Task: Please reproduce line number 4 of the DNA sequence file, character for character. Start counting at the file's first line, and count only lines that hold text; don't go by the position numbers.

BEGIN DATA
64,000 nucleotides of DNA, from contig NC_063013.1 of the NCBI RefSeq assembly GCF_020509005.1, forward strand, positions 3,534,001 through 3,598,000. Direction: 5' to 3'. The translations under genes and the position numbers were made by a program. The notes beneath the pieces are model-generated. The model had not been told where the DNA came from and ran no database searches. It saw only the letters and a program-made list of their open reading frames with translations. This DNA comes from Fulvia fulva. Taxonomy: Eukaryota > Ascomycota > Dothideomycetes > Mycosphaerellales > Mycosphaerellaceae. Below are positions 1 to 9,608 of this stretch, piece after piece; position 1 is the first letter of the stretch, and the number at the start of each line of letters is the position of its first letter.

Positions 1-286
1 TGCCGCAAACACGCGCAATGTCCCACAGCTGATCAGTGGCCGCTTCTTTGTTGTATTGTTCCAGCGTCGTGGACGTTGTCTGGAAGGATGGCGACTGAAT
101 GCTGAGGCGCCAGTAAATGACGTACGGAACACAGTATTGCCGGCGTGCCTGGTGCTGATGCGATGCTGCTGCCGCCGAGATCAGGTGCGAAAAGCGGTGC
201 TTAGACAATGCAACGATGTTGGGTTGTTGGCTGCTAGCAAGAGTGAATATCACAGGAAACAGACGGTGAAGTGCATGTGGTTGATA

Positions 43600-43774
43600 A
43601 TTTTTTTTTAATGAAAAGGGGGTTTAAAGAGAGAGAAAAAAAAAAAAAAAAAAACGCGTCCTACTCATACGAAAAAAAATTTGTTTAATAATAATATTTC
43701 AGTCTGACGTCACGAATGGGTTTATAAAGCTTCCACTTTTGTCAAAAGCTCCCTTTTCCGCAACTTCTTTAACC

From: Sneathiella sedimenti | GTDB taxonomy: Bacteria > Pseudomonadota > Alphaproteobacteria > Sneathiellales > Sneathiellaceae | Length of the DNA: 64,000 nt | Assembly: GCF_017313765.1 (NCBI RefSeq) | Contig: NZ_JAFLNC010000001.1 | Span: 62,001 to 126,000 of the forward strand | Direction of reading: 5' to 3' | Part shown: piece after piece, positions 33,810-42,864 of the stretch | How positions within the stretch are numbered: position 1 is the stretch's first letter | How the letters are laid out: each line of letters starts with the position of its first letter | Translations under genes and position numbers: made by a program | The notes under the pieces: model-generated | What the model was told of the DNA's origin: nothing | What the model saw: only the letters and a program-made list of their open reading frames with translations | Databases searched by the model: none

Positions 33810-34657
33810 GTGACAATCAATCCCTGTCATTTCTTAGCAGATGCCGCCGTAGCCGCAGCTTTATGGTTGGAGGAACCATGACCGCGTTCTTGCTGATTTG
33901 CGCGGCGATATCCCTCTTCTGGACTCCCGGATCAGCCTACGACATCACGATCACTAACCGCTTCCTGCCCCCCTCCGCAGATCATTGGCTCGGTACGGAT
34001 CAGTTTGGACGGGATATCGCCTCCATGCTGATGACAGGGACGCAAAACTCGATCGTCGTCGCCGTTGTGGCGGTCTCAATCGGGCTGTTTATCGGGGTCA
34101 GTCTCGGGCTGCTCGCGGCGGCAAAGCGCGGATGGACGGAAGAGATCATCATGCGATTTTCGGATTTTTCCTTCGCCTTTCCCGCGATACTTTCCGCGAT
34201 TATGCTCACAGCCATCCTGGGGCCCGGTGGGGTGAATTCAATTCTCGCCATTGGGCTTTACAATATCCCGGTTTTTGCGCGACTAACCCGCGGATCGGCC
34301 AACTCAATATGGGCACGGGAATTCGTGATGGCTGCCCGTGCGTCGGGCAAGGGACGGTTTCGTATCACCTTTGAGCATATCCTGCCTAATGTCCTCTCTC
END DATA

101 GCTGAGGCGCCAGTAAATGACGTACGGAACACAGTATTGCCGGCGTGCCTGGTGCTGATGCGATGCTGCTGCCGCCGAGATCAGGTGCGAAAAGCGGTGC